Hobbiton gets ready for world's hob-nobbers

00:53, Nov 28 2012
HERE'S TO JRR: From left, Marcia Vosper, who played a hobbit in The Fellowship of the Ring, Russell Alexander of Hobbiton Movie Set Tours, The Hobbit art director Brian Massey, and Sue Whiting, manager of Matamata i-Site, toast what Tolkien’s stories have done for Matamata inside the new i-Site building.

Brian Massey began working on The Hobbit trilogy years before the cameras started to roll, but even the trilogy's art director doesn't know what will appear on screen at tonight's world premiere in Wellington.

Mr Massey, who had a hand in restoring the Hobbiton movie set on the Alexander family farm near Matamata for The

Lord of the Rings prequels, will see his work on the big screen for the first time at The Embassy Theatre in Wellington tonight.

''It's always hard to know what to expect, because you know what's been shot but not what's been put in,'' Mr Massey said.

''My job is to take the work of the conceptual artist and make the set look that way,''  Mr Massey said. ''My job is all about look. I am a cog in the wheel.''

Not only did Mr Massey have to make the set look like the conceptual art from established fantasy artist John Howe, he also had to match the look of the location in the first and last


The Lord of the Rings films The Fellowship of the Ring and The Return of the King while taking into account five extra hobbit holes added to give the location more scale.

''It's always hard to recreate something,'' he said. ''The first time you have a certain amount of leeway.''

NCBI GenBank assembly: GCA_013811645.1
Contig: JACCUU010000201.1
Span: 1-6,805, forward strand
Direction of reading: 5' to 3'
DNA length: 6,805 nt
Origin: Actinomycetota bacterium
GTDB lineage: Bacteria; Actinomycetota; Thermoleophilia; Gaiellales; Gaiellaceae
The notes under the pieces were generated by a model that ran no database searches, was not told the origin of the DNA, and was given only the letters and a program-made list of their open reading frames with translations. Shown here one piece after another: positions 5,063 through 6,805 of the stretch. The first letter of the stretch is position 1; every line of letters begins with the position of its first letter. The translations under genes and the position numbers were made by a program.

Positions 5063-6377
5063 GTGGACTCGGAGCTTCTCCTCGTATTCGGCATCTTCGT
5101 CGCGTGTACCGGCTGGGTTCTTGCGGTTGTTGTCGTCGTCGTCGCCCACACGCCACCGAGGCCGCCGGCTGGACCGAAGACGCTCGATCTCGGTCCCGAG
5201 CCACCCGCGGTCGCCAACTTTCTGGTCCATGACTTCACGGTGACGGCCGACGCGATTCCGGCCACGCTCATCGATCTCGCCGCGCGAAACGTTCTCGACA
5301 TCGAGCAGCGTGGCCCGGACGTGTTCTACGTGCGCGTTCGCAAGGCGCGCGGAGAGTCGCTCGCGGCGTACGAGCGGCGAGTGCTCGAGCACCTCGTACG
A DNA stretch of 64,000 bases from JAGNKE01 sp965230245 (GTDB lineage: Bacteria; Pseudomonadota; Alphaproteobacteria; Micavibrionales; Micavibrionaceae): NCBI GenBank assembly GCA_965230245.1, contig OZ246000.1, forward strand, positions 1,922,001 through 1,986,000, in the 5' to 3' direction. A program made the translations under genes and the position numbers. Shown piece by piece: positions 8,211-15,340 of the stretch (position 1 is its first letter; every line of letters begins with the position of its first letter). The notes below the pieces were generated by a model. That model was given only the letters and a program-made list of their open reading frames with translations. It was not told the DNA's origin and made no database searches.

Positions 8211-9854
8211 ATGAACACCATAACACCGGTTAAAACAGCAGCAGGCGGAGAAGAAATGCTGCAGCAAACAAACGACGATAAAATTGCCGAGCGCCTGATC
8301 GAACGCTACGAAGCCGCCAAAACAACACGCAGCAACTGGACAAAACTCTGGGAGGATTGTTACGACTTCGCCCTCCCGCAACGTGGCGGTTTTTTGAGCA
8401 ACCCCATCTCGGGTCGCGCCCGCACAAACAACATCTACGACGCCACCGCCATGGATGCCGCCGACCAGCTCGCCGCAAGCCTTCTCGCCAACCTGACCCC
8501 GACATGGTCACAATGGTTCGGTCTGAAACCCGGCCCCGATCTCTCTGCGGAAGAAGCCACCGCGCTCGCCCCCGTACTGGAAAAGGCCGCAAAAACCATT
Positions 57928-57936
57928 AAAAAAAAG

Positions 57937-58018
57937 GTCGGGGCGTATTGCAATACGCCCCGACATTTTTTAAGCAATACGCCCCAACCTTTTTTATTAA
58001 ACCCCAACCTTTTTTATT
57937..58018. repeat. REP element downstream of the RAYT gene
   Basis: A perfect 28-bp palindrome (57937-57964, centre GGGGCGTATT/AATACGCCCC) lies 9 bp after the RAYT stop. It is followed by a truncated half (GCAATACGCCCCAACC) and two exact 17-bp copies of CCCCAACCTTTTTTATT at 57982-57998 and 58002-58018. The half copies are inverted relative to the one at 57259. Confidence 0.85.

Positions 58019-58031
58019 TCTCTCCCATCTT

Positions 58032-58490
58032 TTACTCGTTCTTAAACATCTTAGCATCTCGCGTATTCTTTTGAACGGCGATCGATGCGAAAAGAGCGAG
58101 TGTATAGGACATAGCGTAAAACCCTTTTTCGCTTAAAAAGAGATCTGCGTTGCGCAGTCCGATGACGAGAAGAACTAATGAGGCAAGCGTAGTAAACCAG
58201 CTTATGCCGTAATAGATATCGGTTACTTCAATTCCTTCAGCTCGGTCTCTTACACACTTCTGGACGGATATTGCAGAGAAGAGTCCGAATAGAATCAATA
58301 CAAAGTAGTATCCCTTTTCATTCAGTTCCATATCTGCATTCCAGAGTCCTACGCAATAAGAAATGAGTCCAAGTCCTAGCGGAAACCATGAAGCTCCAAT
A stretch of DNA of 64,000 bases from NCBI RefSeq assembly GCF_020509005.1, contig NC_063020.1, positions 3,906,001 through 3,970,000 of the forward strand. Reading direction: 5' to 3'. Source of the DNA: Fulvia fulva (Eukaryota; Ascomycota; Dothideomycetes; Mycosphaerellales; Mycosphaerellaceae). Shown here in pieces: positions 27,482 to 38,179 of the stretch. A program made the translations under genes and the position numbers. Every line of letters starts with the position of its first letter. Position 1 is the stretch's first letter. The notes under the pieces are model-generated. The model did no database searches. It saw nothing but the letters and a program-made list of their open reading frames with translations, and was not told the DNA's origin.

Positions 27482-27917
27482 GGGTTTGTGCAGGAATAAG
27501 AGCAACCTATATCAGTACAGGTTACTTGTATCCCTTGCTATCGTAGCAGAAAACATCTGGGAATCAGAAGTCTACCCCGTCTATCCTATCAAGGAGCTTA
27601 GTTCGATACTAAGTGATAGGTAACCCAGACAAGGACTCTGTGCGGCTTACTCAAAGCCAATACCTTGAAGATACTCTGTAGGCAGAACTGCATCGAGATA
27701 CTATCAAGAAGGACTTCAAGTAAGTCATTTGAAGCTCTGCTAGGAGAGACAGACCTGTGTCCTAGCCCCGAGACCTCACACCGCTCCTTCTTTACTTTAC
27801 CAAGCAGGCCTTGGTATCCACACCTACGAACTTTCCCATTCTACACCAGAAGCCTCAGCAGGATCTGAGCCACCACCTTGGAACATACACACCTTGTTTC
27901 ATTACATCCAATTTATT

One of the biggest challenges was getting permanent building materials, such as brick, stone and wood, to look like the temporary moulded polystyrene used to build Hobbiton for

The Lord of the Rings when Mr Massey was in charge of landscaping.

The work was done by a mixture of builders from the film industry and local tradesmen and women.

One of the tricks, in aging the timber frames to look like old English architecture, was painting them with a vinegar solution.

''The Hobbit, in the books, is set 60 years before The Lord of the Rings but the main things need to be in the right place,'' Mr Massey said.

He will be in the right place tonight alongside Russell Alexander, managing director of the Hobbiton Movie Set Tour.

''I have never been to a world premiere before,'' Mr Alexander said. ''It's a whole new experience for us, we're going on an unexpected journey. It's an absolute privilege.''

Tourist numbers to Matamata are expected to double to 400,000 people per year in the wake of the first part of The Hobbit, as they did following the release of The Lord of the Rings trilogy, having been about 50,000 prior to The Lord of the Rings being filmed.

After tonight's world premiere the world's media will be flown to Hobbiton where they will hobnob with Prime Minister John Key, Tourism New Zealand chief executive Kevin Bowler,

Film New Zealand chief executive Gisella Carrr and Mr Alexander for the official opening of The Green Dragon pub where hobbits put their hairy feet up for a quiet brew.Tourists on the movie set tours, after this week, will be treated to a craft beer in the Green Dragon.

For Marcia Vosper, of Matamata, this week's festivities are a reminder of the four days and one night she spent parting as a hobbit at Hobbiton with fellow extras in 1999 for The Fellowship of the Ring.

''The party scene, all that food, we did a lot of drinking coffee. It was really good, '' she said.

''Elijah Wood passed me a cup of coffee while I was in make up and I didn't know who he was. I have never read The Lord of the Rings book, boring, but I did read The Hobbit. I would have loved to have come back for The Hobbit but I was on a cruise on the Panama Canal when they filmed it.''